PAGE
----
SciELO - Scientific Electronic Library Online

 
vol.13 issue2-3Los servicios de sangre en la Región de las AméricasBasic components of a national blood system author indexsubject indexarticles search
Home Page  

Revista Panamericana de Salud Pública

Print version ISSN 1020-4989

Rev Panam Salud Publica vol.13 n.2-3 Washington Feb./Mar. 2003

http://dx.doi.org/10.1590/S1020-49892003000200006 

INTRODUCTION

 

Blood services in the Region of the Americas

 

 

José Ramiro Cruz

Guest Editor, Pan American Health Organization, Laboratory and Blood Services, Washington, D.C., United States of America

 

 

In recent years, blood services in the Region of the Americas have progressed substantially. One noticeable achievement has been the availability of structured information concerning blood services in all the countries and territories of the Americas, without exception. Having that information makes it possible to know how blood services have evolved and also to identify weaknesses that still need to be addressed. Notable progress has also been made in terms of better screening of collected blood units for the markers of transfusion-transmitted infections. The countries of Latin America and the Caribbean reported that in 1999 they collected 5 996 591 units of blood. Of those units, 98.86% underwent screening for human immunodeficiency virus (HIV), 98.71% for hepatitis B virus (HBV), and 94.33% for hepatitis C virus (HCV). In 2001 screening levels reached were 99.91% for HIV, 99.87% for HBV, and 99.12% for HCV. That was in spite of the fact that the number of units donated in those countries had grown to 6 831 001, an increase of 14% over 1999. Even so, the quantity of blood in the entire Region of the Americas continues to be insufficient, and it is necessary to redouble efforts so that all the donated blood undergoes screening in order to avoid the transmission of infectious diseases.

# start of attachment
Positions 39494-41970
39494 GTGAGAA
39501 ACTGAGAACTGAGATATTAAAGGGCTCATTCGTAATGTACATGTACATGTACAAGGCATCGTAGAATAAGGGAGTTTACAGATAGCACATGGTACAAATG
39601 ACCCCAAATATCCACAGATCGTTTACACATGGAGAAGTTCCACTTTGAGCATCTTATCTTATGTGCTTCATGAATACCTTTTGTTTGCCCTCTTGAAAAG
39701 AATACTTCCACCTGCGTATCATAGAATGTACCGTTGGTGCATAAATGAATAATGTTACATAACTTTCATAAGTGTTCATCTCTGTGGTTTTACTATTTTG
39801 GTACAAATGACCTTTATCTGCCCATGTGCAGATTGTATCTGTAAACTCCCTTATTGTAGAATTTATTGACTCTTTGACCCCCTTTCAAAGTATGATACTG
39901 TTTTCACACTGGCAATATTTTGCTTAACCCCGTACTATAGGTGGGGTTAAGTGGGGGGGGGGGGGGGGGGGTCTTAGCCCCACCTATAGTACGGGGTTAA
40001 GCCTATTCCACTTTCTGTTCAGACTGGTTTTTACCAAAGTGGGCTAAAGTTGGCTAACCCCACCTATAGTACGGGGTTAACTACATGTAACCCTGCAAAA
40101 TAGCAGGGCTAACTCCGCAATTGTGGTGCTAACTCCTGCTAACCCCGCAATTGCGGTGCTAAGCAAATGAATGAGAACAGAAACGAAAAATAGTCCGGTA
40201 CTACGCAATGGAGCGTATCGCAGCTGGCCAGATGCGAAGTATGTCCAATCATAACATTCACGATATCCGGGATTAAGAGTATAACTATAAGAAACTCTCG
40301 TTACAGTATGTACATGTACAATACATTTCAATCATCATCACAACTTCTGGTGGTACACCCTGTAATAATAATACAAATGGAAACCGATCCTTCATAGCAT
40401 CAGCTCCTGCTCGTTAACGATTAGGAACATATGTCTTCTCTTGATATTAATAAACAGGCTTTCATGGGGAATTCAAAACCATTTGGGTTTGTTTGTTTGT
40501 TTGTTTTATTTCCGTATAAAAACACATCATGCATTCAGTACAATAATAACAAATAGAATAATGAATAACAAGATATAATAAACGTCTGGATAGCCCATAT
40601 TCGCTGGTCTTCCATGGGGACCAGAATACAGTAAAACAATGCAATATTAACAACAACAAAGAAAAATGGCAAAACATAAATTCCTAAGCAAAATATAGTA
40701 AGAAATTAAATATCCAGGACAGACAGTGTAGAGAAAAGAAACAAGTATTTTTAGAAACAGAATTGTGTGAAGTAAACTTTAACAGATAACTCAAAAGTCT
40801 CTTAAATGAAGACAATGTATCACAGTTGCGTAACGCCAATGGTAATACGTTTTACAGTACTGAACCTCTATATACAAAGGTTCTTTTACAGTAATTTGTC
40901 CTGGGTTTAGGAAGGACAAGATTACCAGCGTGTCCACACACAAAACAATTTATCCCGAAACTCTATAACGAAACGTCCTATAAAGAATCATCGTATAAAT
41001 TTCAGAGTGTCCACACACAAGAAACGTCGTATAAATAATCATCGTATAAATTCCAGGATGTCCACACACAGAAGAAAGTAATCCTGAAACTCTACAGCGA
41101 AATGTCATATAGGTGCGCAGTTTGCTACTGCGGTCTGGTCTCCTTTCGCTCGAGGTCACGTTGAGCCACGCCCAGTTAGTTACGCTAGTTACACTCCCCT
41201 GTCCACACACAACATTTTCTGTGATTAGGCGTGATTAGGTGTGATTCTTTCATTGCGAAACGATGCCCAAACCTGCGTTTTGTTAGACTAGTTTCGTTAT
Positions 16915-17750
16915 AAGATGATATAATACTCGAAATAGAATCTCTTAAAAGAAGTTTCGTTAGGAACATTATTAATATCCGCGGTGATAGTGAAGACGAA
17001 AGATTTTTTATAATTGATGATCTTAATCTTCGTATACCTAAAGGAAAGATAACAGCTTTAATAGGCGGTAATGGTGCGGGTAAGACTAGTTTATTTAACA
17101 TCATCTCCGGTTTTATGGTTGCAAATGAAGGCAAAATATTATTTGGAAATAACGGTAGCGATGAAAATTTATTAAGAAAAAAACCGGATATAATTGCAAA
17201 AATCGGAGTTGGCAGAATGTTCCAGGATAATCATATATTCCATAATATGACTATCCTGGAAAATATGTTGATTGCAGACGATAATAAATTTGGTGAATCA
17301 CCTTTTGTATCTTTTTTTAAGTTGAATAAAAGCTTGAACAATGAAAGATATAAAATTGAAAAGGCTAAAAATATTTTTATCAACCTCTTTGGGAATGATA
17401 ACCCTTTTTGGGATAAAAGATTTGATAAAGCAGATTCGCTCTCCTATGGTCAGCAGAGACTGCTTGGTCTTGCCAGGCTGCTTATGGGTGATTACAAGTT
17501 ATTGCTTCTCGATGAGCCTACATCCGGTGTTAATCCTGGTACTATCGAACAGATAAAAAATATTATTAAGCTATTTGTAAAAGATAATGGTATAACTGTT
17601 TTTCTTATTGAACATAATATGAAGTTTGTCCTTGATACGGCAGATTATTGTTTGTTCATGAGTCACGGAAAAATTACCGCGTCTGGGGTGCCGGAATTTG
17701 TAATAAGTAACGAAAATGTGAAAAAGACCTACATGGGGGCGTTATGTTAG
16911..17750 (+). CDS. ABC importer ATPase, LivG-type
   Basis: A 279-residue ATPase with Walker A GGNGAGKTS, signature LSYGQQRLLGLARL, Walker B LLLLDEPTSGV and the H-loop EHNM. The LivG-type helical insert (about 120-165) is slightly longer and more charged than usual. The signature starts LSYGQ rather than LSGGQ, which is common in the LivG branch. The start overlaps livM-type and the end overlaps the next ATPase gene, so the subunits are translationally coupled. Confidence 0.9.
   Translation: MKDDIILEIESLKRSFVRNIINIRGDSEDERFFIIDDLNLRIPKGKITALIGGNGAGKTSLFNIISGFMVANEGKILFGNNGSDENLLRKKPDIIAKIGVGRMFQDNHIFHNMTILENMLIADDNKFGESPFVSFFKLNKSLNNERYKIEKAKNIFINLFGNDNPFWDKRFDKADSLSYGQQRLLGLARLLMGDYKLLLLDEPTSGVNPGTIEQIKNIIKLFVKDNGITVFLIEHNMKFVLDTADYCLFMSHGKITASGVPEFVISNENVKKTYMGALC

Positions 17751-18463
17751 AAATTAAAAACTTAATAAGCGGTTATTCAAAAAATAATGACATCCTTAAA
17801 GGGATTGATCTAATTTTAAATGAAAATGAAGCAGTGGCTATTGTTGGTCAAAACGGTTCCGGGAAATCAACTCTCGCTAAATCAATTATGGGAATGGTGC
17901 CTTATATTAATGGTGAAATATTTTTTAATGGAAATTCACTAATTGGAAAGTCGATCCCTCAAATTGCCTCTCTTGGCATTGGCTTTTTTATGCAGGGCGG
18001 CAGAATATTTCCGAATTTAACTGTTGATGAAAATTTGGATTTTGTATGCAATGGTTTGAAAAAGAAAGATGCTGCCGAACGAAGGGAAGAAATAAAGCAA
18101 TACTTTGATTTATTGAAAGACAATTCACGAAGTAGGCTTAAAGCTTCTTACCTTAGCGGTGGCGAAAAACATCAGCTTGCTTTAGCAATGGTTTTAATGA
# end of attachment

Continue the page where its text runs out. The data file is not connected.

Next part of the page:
Another achievement is related to a change in philosophy that has occurred in blood services and among the persons manage those services in the countries of Latin America and the Caribbean. While before there was an emphasis on the safety of the blood to be transfused, now professionals in the various countries have determined that the priority should be the sufficiency and availability of blood in order to treat patients in a timely manner and with the greatest safety and quality possible. The strategic poles for developing national blood donation systems are now quality assurance, promotion of repeat voluntary nonremunerated altruistic donation, hemovigilance, and valuing blood as a national resource.

This special issue of the Revista Panamericana de Salud Pública/Pan American Journal of Public Health aims to demonstrate the achievements of blood services in the Americas and the challenges that they still face. The issue also seeks to present a panorama of the entire Region of the Americas, the experiences of individual countries, and some methodologies that can be used as tools in facing the future.

In the first of the articles, the Regional Program for Laboratory and Blood Services of the Pan American Health Organization summarizes the basic components of a national blood system. These components are needed in order to guide the processes aimed at achieving sufficiency, safety, and quality in the blood for transfusion as well as making the best possible use of each country's resources. How these components are articulated in two countries can be seen in the piece by Ballester Santovenia on Cuba (p. 160) and in the one by Fuentes Rivera Salcedo and Roca Valencia on Peru (p. 165).